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Interview with Patrick Rimes of Calan

Calan bring together the remarkable talents of 5 young musicians giving a fresh and vibrant sound to traditional Welsh music. With a contemporary and lively approach they breathe new life into the old traditions through their sparkling melodies, foot tapping tunes and spirited and energetic performances of Welsh step dancing. They blast their way through some of the old favourite reels, jigs and hornpipes with fast paced and uplifting arrangements before melting into some of the most beautiful and haunting songs. -The Calan Website.

Visit www.calan-band.com and listen to streaming music.

Calan. I like the name. It possesses that pagan  sound  which calls to mind dragons, druids and the beauty of the Welsh mythology. It is also a term associated with Welsh feasts as in Calan Mai (1st day of May) which is the equivalent of  Gaelic Beltane.

Patrick Rimes plays for this band. He has mastered the fiddle, bagpipes, pibgorn, whistle and trombone . Calan approach the Welsh traditional music scene with freshness, vigor and a fashion sense.

Like the power of the fire-breathing dragon, these guys swoop down to the scene with such intensity and hypnotic grace. I saw several videos of their performance and they always leave the audience with jaw dropping impression. Calan have joined the ranks of top Celtic players all over the world and Wales is once again at the center stage of the music scene. Like any knight haunting for the mythical dragon, I got help from their manager Huw Williams who helped me get in touch with Patrick Rimes. Now we will know Calan at this point and I am sure people who read this will want to know and listen more to this band.


Patrick Rimes – fiddle, bagpipes, pibgorn, whistle, trombone

Angharad Siân Jenkins – fiddle

Bethan Rhiannon – main vocal, accordion and step dancing

Alaw Ebrill Jones – harps

Llinos Eleri Jones – harp, triple harp

Sam Humphries – guitar

Alex Moller – percussion, drums

Promo band picture

Promo band picture

What were the challenges faced in making a sophomore album?

It wasn’t exactly the usual affair of “2nd album syndrome” where you
have to cobble something together dead quick – Sain records were
obviously keen for us to release it sooner rather than later but we’d
had plenty of time since ‘bling’ so the majority of the tracks were a
part of the regular set.

Bling was highly successful and it received a lot of praises. Has this experience made you guys feel that it was a tough condition trying to live out to the debut’s success?

I don’t think we felt too much pressure from others – but for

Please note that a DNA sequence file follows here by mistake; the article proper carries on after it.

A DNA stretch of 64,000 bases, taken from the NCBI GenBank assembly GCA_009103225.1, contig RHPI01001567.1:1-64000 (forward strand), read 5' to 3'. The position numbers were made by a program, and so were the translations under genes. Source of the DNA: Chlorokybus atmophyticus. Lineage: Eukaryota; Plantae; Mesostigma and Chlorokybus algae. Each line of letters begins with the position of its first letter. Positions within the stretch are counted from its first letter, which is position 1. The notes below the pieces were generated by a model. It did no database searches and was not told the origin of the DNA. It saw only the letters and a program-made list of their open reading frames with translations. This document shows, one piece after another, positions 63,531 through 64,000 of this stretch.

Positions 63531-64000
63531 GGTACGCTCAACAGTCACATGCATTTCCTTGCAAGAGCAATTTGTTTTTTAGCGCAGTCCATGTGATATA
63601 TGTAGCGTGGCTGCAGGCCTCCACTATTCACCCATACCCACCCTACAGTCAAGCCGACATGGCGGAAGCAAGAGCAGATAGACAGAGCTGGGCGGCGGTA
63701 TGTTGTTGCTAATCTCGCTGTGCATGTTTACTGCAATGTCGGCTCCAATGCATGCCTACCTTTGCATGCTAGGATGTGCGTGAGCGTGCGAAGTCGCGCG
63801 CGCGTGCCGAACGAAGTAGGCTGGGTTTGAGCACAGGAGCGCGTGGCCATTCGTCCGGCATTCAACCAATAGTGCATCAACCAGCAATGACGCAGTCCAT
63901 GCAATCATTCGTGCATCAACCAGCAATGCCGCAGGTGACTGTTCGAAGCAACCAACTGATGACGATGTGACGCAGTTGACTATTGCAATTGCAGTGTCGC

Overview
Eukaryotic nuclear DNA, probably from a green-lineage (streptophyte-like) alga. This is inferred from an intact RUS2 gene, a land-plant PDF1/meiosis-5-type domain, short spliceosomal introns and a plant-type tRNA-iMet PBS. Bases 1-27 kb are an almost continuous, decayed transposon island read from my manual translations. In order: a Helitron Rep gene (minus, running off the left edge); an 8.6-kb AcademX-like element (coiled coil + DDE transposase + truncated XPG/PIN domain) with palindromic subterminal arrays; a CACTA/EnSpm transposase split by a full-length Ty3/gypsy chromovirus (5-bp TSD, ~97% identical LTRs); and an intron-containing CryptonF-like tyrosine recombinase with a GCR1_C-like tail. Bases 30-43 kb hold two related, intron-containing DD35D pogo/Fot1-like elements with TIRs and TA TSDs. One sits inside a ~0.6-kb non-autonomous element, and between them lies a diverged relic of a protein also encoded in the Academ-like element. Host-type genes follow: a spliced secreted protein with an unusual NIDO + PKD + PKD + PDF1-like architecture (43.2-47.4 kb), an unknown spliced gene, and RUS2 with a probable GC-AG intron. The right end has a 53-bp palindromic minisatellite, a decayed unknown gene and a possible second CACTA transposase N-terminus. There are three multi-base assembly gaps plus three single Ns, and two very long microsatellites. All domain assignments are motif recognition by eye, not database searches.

ourselves we wanted to create something that demonstrated how much
we’ve developed since then. Bling came out when we were still surviving
on the cute factor to some extent, and I think it reflects that – quite
rough in places and full of fun. We’ve grown up a bit now (but not too
much!) and needed something that we could look back on in 20 years time
and hopefully not cringe too much!

The pibgorn in Wales

The pibgorn in Wales

I describe your music as vibrant and stylishly appealing. Are you guys aware that you are contributing something fresh to the traditional scene?

It’s great to be able to take Welsh traditional music to English
festivals maybe 20 minutes drive from the border and play this stuff to
people who’ve never heard anything like it before. We’re always in
search of that ‘Welsh sound’, to which the harp contributes an awful
lot, but the tunes are really distinctive. Bizarrely, it seems that
Wales itself is the least keen appreciate its own music – people are
just so determined to listen to crap all the time.

You play different instruments with the band. One of them is the pibgorn which I find fascinating. How did you master this instrument.

The pibgorn was a 10th birthday present, which I nagged my mum into
getting for me after seeing acts like Crasdant and Pibau Bach – I
paraded it round school the next day and could only make a horrific
whining sound! As an enthusiastic member of the schools recorder
ensemble, it was only really the breath control that was a problem
(fingering patterns are almost identical), and that’s always a constant
battle. Trombone playing certainly helps, but I really wish I could
circular breathe like Crasdant’s Stephen Rees.

 How smoothly did the recording of Jonah go and why the title?

Since we’d been playing most of the stuff live for about a year, some
tracks went down very easily indeed, however it wouldn’t be a proper
fortnight of recording without the panic meetings and hasty preparation
of extra numbers in the studio lounge! Me and Alex the drummer also
spent several nights sleeping in the studio, which was pretty rock ‘n
roll – comfiest place I’d recommend is Dafydd’s (the boss) office!
After we’d finished recording and listened back, the song Jonah stuck
out as one of the flagship tracks and seemed an obvious choice for an
album name. We still had a longwinded discussion over a pizza and came
up with some very naff alternatives, but I’m pleased we made the right
choice!

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